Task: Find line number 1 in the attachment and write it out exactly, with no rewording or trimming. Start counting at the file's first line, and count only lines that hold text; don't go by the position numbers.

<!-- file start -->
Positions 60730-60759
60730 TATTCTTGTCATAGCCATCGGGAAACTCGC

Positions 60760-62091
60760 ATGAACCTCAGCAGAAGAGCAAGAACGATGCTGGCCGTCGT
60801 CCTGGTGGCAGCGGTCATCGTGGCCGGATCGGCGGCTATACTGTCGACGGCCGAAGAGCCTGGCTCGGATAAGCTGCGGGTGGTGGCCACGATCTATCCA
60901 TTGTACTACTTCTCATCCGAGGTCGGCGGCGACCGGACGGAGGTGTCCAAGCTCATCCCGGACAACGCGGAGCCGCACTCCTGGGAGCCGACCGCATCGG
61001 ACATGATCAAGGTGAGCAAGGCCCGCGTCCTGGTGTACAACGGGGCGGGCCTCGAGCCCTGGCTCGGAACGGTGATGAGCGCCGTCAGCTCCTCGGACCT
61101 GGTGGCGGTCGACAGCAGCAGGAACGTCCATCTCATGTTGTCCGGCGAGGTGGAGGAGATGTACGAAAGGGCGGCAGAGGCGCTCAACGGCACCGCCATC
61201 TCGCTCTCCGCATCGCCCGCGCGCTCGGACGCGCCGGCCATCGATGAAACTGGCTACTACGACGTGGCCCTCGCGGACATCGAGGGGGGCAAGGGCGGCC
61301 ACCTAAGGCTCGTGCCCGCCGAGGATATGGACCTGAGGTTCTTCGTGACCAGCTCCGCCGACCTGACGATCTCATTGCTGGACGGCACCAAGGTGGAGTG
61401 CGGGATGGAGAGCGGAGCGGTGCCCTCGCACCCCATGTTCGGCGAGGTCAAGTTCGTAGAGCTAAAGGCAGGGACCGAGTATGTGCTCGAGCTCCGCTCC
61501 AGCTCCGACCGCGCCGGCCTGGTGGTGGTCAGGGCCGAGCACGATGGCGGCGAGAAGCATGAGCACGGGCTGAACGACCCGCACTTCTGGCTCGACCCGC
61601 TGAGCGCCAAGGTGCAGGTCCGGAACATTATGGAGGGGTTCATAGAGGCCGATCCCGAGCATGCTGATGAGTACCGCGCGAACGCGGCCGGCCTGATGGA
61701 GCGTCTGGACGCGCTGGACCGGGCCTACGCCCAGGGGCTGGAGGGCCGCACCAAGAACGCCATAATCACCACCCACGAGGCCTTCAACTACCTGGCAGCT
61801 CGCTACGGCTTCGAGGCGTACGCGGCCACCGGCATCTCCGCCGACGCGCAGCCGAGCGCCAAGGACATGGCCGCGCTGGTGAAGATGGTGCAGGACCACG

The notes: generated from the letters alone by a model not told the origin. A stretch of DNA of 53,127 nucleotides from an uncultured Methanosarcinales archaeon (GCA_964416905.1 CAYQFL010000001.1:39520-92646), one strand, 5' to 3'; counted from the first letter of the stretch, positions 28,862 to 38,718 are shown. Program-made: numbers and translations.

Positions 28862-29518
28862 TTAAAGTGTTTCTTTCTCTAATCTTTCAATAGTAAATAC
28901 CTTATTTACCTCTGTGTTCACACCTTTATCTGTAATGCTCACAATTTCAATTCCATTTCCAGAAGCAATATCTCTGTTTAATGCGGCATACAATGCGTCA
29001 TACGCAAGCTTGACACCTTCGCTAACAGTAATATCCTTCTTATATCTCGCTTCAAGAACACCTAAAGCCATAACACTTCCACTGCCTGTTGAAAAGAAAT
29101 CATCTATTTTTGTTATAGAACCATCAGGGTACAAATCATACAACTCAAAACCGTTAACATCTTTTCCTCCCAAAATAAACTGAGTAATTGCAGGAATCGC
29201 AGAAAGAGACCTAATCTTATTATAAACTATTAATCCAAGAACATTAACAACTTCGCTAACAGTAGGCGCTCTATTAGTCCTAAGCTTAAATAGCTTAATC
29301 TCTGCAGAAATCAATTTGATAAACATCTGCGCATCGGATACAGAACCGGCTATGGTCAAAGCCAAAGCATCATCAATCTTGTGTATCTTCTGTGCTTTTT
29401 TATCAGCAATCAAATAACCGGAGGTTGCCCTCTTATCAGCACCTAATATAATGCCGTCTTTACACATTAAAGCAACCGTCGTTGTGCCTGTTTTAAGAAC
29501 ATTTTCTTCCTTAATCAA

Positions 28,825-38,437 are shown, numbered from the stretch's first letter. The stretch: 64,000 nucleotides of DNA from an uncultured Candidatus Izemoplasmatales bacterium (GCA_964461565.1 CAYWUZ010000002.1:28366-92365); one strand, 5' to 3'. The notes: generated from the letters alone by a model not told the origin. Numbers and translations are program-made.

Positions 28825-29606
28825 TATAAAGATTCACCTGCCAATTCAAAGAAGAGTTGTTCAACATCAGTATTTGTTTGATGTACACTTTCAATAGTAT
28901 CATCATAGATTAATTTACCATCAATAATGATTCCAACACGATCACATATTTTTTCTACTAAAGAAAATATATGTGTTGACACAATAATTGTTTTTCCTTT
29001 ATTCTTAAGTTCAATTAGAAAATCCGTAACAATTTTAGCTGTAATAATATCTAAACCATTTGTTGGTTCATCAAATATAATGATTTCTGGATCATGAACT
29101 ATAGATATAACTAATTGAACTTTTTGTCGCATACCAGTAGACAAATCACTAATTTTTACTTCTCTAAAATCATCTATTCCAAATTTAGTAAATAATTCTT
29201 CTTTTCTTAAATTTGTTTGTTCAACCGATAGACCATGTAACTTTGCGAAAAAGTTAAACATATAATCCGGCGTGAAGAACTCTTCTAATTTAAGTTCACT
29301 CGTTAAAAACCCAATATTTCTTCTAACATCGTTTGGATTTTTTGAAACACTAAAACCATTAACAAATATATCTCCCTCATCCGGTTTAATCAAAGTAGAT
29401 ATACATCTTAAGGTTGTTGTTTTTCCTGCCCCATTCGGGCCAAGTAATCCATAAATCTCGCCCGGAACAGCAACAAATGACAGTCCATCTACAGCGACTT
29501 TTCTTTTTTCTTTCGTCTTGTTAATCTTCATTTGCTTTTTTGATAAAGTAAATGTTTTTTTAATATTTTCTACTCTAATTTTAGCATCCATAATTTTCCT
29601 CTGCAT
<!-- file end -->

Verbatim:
Positions 60730-60759